The song was written by Jules Crommelin and recorded by the band in La Frette Studios, Paris. The band produced the track themselves, with mixing courtesy of James Ford – Simian Mobile Disco member and producer for bands including Arctic Monkeys, Depeche Mode, The Last Shadow Puppets and Florence and The Machine. Orchestral arrangements are by Owen Pallett, the Oscar-nominated, GRAMMY-winning composer and musician who has notably worked with Arcade Fire among others.

Parcels are: Louie Swain (vocals, keys), Patrick Hetherington (vocals, keys, guitars), Noah Hill (vocals, bass), Anatole “Toto” Serret (vocals, drums), Jules Crommelin (vocals, guitars). They formed in Byron Bay in Australia in their final year of high school.

After relocating to Berlin, Parcels released their alluring debut EP Clockscared in 2015, which featured the spellbinding slow-burn of its title track. The EP led to signing with the attention of legendary French label Kitsuné in 2016, who released an excellent series of singles from the band in 2016 and 2017, including the gorgeous and moonlit “Gamesofluck.”

In 2016, Parcels also played their first gig at Paris venue Les Bains, where Daft Punk’s Thomas Bangalter and Guy-Manuel de Homem-Christo happened to be in the audience. The two groups struck up an artistic kinship, and Parcels spent considerable studio time with Daft Punk to craft the elegant, airy 2017 single ‘Overnight’ which followed the Kitsuné-produced EP Hideout and would be performed on Conan later that year for Parcels’ U.S. television debut. ‘Overnight’ was notably the last production work by Daft Punk.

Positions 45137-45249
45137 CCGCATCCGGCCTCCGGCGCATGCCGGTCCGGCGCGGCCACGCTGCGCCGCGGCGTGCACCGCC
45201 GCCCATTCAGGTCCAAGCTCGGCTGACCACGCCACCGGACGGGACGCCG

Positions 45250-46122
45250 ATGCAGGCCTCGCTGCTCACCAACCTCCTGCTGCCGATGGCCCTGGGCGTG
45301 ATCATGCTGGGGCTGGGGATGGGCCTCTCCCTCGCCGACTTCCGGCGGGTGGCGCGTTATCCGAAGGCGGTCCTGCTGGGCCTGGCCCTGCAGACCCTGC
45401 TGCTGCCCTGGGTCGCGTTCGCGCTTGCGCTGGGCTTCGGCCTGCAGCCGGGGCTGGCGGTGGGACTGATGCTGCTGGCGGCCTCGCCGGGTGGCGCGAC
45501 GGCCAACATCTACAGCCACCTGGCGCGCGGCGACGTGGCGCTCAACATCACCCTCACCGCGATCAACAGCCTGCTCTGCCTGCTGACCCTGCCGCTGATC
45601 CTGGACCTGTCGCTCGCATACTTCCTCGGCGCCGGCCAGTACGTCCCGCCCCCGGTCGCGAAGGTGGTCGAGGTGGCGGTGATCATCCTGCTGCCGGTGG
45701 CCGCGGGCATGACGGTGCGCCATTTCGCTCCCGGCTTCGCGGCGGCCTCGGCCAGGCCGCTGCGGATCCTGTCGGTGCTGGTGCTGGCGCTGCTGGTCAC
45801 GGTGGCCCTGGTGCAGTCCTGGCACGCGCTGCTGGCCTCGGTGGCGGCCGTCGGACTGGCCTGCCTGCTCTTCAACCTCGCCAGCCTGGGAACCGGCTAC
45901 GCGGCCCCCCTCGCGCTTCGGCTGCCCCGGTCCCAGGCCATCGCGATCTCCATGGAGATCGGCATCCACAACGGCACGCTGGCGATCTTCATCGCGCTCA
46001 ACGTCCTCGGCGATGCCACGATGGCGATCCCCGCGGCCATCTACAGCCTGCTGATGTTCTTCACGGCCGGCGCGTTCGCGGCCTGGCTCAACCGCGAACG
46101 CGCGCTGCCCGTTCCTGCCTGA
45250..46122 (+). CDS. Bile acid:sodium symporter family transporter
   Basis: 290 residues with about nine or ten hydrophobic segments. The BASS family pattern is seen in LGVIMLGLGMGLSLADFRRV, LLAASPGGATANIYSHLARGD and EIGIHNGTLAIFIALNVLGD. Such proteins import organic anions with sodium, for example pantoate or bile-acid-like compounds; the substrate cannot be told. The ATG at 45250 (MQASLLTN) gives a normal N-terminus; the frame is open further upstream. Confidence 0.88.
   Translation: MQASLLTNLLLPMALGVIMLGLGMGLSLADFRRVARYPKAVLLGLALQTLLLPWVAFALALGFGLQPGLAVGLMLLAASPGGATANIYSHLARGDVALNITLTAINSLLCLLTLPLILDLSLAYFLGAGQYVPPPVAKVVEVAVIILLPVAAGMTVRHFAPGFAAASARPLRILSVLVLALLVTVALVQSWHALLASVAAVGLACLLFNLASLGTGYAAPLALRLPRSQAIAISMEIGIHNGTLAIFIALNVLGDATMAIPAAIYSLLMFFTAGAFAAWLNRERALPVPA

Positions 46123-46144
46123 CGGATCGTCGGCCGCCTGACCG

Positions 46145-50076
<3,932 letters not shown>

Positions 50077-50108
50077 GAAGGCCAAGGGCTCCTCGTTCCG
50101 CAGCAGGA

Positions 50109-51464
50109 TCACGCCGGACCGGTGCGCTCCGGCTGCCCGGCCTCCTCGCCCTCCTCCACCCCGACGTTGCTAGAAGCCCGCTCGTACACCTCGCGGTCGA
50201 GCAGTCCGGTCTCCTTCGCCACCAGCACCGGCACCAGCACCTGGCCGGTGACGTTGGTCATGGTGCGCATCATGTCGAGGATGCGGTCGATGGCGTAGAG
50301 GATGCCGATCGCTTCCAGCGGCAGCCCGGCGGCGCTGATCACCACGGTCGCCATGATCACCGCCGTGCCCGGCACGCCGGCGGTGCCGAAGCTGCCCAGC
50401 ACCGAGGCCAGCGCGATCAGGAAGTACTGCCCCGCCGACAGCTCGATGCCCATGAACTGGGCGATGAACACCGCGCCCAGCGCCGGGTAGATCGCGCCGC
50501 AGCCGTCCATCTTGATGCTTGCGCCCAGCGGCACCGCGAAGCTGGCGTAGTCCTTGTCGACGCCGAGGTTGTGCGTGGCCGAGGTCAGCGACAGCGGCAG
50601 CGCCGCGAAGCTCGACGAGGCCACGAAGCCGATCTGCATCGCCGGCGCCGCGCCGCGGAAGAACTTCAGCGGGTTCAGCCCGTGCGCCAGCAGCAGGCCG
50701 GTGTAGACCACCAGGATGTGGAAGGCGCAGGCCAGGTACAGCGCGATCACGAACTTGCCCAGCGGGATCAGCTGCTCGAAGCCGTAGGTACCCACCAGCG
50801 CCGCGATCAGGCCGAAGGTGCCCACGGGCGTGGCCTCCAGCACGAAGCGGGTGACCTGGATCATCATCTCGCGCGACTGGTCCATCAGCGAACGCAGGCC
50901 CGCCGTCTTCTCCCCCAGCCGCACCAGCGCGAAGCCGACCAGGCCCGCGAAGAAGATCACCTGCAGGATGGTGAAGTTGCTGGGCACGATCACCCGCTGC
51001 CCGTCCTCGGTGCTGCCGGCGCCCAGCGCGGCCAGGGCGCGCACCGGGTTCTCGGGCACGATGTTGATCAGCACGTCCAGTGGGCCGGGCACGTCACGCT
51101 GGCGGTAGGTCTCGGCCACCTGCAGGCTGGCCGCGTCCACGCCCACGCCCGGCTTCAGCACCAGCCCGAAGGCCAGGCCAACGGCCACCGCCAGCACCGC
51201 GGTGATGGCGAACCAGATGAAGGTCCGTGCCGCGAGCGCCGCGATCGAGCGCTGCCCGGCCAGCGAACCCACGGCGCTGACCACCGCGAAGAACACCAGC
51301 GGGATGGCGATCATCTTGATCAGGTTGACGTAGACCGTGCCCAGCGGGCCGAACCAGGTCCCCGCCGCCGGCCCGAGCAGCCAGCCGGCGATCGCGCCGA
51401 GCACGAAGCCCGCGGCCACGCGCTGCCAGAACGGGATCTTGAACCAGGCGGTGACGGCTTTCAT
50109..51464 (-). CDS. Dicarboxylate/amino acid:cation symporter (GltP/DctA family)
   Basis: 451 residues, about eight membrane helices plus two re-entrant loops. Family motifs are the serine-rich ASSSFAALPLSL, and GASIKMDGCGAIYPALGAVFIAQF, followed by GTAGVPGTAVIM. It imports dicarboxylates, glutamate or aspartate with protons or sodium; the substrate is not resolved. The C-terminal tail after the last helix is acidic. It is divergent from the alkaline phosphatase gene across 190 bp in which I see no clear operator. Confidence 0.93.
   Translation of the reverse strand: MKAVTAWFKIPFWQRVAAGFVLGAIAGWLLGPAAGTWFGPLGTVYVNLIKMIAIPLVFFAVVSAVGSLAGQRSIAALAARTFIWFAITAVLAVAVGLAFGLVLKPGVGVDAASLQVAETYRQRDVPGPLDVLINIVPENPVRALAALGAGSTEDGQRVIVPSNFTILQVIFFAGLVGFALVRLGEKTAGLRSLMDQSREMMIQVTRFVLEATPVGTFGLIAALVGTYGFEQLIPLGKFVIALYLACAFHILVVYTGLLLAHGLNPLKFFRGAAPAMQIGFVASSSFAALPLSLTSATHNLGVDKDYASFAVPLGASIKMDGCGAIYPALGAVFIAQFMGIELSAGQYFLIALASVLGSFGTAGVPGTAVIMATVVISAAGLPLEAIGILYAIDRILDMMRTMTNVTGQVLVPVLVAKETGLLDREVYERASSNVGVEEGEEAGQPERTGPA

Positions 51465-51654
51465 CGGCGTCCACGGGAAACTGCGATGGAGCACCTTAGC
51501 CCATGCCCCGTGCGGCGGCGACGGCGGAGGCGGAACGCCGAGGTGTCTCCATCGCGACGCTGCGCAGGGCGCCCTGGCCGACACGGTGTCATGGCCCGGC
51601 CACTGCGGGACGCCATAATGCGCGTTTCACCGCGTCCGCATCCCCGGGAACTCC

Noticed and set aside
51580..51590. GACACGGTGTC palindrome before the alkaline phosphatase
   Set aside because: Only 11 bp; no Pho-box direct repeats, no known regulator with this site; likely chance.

Parcels’ self-titled debut LP was released in 2018, launching the group to new levels of critical and commercial visibility. A lush, exquisitely produced trip through the many intersections between pop and dance music, Parcels showcases just how tight and inventive the group’s songwriting had become, with snapping rhythms and tricky basslines accompanying the group’s feathery, flesh-and-blood vocals. The Evening Standard heralded it as “a fantastic debut album”, with Dork Magazine praising it as “coolly beautiful and entertaining, like a cold margarita during an Ibiza sunset”, in their 4-star review of the album and NME dubbed the record “a debut album that’s cheeky, timeless and devilishly catchy” in their 5-star review.

With over 350 million streams on Spotify, appearances at festivals like Glastonbury and Coachella, and sold-out headline shows across the world, Parcels have already found great success on their winning approach to dance and pop music. And as the group currently puts the finishing touches on their ambitious second album, Parcels are focusing on what it means to be in tune with the world around us, as well as ourselves means being in tune with ourselves—a reflection of the creative process that brought them to this point.

More music from Parcels will follow very soon.